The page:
Have them tell you what they expect the output to be on each line, then have them run the program and see what turns up. Explain their questions (the naked version in there will certainly prompt a few -- but you can worry about style, strictness and portability later). Then, before their mind turns to mush from overthinking or they become an after-lunch-zombie, write a function that takes a value, and the same one that takes a pointer.

In my experience its getting over that "why does this print that way?" hump, and then immediately showing why this is useful in function parameters by hands-on toying (as a prelude to some basic K&R material like string parsing/array processing) that makes the lesson not just make sense but stick.

The next step is to get them to explain to you how i[0] relates to &i. If they can do that, they won't forget it and you can start talking about structs, even a little ahead of time, just so it sinks in.

The recommendations above about boxes and arrows is good also, but it can also wind up digressing into a full-blown discussion about how memory works -- which is a talk that must happen at some point, but can distract from the point immediately at hand: how to interpret pointer notation in C.

  • This is a good exercise. But the issue I wanted to bring up is a specific syntactic one which might have an impact on the mental model the students builds. Consider this: int foo = 1;. Now this is OK: int *bar; *bar = foo;. This is not OK: int *bar = foo;
    – armin
    Dec 16, 2014 at 14:08
  • 1
    @abw The only thing that makes sense is whatever the students wind up telling themselves. That means "see one, do one, teach one". You can't protect from or predict what syntax or style they will see out there in the jungle (even your old repos!), so you've got to show enough permutations that the basic concepts are understood independent of the style -- and then start teaching them why certain styles have been settled on. Like teaching English: basic expression, idioms, styles, particular styles in a certain context. Not easy, unfortunately. In any case, Good luck!
    – zxq9
    Dec 16, 2014 at 14:30

The type of the expression *bar is int; thus, the type of the variable (and expression) bar is int *. Since the variable has pointer type, its initializer must also have pointer type.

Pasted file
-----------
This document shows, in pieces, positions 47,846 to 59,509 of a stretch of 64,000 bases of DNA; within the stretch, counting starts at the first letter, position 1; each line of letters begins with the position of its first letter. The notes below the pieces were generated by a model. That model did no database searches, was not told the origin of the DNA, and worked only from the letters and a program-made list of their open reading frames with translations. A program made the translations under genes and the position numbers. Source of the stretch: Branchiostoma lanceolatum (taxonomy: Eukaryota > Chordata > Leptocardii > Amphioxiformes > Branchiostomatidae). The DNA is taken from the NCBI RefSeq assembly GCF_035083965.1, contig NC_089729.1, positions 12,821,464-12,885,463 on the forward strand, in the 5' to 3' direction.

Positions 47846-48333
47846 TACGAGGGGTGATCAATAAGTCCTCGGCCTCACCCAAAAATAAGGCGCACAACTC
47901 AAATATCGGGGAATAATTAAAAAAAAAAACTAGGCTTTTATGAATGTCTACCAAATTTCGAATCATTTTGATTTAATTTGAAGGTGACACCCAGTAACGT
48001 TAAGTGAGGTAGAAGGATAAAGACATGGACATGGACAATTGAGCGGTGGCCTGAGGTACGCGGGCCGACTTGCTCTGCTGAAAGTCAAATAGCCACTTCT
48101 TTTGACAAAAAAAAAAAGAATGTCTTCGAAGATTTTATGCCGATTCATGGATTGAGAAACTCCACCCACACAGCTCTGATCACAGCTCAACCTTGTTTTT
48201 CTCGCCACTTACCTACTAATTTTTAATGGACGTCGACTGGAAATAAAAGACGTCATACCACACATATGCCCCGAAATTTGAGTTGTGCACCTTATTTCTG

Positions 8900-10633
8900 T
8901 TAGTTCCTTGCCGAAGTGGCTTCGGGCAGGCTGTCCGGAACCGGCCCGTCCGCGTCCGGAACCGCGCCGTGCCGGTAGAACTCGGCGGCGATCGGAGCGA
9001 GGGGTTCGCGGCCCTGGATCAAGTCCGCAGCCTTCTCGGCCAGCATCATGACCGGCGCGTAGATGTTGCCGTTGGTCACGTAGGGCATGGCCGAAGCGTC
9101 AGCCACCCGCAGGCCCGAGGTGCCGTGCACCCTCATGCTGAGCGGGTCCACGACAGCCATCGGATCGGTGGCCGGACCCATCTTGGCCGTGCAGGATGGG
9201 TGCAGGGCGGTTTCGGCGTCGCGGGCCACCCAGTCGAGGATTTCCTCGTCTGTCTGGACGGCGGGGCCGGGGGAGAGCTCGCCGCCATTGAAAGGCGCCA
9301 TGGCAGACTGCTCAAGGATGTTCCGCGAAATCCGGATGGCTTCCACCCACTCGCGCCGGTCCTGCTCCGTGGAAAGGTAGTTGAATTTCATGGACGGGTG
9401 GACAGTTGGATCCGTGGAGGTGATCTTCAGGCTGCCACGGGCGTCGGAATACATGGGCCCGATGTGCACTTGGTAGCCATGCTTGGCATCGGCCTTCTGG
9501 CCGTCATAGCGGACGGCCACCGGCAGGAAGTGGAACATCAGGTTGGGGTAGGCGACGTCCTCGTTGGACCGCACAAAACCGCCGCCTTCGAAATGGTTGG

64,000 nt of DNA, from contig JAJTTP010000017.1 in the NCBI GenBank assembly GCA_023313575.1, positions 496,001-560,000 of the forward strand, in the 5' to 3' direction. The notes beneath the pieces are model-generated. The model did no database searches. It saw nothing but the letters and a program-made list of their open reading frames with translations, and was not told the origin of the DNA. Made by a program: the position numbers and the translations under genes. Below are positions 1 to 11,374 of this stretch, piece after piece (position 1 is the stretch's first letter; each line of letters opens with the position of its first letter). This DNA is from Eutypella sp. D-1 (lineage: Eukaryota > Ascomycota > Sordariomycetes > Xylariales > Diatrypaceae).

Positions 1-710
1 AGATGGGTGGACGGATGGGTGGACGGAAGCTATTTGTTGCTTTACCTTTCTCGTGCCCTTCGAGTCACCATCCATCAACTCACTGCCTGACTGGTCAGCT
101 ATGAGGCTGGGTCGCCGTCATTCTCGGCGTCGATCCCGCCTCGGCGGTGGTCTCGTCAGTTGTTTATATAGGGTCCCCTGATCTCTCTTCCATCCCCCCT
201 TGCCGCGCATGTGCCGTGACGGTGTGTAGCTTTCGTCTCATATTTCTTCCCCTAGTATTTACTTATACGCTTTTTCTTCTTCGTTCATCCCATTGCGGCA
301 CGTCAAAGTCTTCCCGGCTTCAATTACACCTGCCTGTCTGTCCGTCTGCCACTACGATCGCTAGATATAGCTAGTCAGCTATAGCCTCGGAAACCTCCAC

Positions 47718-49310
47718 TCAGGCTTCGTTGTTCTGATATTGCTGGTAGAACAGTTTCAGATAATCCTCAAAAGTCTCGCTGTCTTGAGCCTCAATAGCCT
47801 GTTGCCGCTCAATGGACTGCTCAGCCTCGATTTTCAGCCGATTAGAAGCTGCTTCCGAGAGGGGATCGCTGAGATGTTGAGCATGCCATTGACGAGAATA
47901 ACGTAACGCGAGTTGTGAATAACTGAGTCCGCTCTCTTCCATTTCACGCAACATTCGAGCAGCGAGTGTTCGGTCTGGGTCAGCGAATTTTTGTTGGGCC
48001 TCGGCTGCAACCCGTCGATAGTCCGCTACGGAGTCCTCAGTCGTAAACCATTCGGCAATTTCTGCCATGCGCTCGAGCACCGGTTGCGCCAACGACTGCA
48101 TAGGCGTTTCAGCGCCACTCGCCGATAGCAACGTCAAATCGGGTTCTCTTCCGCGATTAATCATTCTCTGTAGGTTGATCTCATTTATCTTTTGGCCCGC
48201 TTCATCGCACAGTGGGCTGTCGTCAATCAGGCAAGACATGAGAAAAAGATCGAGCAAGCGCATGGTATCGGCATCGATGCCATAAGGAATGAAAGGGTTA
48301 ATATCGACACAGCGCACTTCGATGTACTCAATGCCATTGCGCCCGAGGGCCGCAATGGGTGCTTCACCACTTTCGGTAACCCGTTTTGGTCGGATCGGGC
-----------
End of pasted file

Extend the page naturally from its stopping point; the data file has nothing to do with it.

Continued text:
There is an inconsistency between pointer variable initialization and assignment; that's just something that has to be learned the hard way.

  • 3
    Looking at the answers here I have the feeling that many experienced programmers can't even see the problem anymore. I guess that's a byproduct of "learning to live with inconsistencies".
    – armin
    Dec 15, 2014 at 13:23
  • 3
    @abw: the rules for initialization are different from the rules for assignment; for scalar arithmetic types the differences are negligible, but they matter for pointer and aggregate types. That's something you will need to explain along with everything else.
    – John Bode
    Dec 15, 2014 at 13:30

I'd rather read it as the first * apply to int more than bar.

int  foo = 1;           // foo is an integer (int) with the value 1
int* bar = &foo;        // bar is a pointer on an integer (int*). it points on foo. 
                        // bar value is foo address
                        // *bar value is foo value = 1

printf("%p\n", &foo);   // print the address of foo
printf("%p\n", bar);    // print the address of foo
printf("%i\n", foo);    // print foo value
printf("%i\n", *bar);   // print foo value
  • 2
    Then you have to explain why int* a, b doesn't do what they think it does.
    – Pharap
    Dec 15, 2014 at 18:15
  • 4
    True, but I don't think that int* a,b should be used at all. For better lisibility, updating, etc... there should be only one variable declaration per line and never more. It's something to explain to beginners too, even if the compiler can handle it.
    – grorel
    Dec 15, 2014 at 20:20